In 1944 Davis was privy to observe the performance of a band comprised of jazz great, Charlie Parker and Dizzy Gillespie. These two were creators of the then new bebop style of jazz known for its ‘fast’ and ‘dynamic rhythm variations’ (all.about.jazz 2009). Interestingly, Davis style was in direct contrast to this fast pace it was considered to be cool. It was so cool that his first recording which was initiated by him was called ‘Birth of the Cool’. This album would later be abducted to the Grammy Hall of Fame.
In an attempt to emulate Parker and Gillespie Davis began a program of study in the Institute of Musical Art in New York City now known as Julliard in 1944. However, by 1945 he was requested to be a guest player at one of Parker’s show and so ended his study at Julliard’s. He became a full-time jazz musician.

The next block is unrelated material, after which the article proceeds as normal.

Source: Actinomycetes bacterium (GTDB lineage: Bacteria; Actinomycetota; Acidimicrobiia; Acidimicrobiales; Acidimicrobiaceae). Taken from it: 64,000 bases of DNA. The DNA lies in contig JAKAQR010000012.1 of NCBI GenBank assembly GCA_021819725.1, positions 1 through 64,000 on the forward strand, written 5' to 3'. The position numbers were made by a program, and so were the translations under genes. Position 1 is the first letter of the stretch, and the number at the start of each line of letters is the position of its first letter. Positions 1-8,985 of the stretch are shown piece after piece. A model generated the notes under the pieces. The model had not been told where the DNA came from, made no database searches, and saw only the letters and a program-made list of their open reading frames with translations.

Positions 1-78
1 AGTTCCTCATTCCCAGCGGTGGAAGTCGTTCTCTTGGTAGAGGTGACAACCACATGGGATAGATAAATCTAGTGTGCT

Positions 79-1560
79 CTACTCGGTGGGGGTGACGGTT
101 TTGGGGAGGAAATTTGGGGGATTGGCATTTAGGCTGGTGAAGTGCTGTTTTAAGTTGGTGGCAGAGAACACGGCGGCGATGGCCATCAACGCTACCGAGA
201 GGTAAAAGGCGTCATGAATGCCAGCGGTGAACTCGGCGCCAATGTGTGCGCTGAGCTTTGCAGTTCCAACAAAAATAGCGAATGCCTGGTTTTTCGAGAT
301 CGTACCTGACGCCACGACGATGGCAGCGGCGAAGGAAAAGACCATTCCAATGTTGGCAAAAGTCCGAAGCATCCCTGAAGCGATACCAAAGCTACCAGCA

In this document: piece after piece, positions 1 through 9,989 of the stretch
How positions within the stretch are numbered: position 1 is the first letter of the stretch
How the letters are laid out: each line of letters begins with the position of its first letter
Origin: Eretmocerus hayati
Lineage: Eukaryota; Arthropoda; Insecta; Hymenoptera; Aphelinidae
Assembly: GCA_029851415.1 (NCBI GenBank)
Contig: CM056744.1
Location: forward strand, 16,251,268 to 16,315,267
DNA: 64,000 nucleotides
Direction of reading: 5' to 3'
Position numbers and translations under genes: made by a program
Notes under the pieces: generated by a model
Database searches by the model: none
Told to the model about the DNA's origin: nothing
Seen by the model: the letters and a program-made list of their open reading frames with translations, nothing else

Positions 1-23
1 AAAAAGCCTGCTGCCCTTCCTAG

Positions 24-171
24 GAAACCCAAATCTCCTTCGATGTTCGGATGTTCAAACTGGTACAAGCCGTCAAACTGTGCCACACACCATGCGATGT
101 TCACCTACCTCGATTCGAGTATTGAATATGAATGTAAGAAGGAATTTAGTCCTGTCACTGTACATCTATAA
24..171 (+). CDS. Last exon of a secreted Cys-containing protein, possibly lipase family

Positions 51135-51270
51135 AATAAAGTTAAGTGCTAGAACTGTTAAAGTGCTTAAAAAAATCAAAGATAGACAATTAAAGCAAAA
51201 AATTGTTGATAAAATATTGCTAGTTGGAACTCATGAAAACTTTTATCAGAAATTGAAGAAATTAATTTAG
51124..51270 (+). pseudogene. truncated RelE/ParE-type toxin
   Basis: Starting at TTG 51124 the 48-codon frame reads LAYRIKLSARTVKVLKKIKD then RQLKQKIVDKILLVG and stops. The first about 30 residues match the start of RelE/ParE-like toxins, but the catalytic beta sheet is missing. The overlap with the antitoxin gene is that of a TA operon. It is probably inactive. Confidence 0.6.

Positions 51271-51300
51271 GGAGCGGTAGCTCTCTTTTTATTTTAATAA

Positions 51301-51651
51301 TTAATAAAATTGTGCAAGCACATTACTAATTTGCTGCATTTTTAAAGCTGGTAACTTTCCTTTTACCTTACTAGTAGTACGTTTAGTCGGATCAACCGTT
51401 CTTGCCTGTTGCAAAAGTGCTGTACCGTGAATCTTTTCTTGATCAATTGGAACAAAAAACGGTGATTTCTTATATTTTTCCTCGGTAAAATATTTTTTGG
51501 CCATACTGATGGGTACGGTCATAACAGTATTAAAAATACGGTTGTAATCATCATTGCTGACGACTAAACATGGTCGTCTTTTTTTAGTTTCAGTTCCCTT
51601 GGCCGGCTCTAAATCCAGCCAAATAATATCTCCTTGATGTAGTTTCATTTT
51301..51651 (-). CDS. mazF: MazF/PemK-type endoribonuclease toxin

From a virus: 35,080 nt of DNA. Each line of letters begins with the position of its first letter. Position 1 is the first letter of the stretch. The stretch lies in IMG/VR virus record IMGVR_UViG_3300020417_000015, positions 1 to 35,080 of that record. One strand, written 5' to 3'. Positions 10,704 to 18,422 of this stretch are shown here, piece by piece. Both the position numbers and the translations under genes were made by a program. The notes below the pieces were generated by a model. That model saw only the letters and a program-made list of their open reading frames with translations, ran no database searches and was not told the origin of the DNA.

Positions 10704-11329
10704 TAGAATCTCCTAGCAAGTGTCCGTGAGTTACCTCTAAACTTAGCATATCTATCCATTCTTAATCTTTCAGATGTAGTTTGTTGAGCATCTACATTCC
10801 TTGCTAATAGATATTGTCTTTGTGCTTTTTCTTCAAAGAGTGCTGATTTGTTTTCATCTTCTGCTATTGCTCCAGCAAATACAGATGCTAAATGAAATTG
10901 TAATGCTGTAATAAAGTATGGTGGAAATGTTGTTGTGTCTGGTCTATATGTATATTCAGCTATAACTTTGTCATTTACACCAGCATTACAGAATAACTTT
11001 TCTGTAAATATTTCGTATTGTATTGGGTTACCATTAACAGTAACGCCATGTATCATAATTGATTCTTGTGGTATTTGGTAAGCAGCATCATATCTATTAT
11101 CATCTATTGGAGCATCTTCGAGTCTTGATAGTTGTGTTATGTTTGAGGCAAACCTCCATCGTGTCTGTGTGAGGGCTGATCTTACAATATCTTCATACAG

For the next three years Davis joined bands of the like of Benny Carter, Eckstine and Parker. During these years he made several recordings as a sideman. In 1948 Davis established his own band and eventually signed with Capitol Records.
Subsequent to his signing with Capitol for several years Davis’ success was hindered by his use of heroin. Fortunately Davis was able to overcome this drug addiction and landed a contract with Columbia Records.
Following his heroin years Davis went on to gain nine Grammy Awards and several other Grammy Nominations. One of his most famous recordings was in 1959 ‘Kind of Blue’ which sold more than ‘two million copies, a phenomenal success for a jazz record’ (all.about.jazz 2009).
With albums like ‘Someday My Prince Will Come’, ‘Quiet Nights’, ‘Miles Davis in Europe’ and ‘Bitches Brew’ to name a few earned Davis these awards. His final Grammy in 1993 was a Grammy Award for Best Large Jazz Ensemble Performance for Miles and Quincy Live at Monteux.
Clearly, Miles Davis was a legend in his own right. He created a new form of jazz which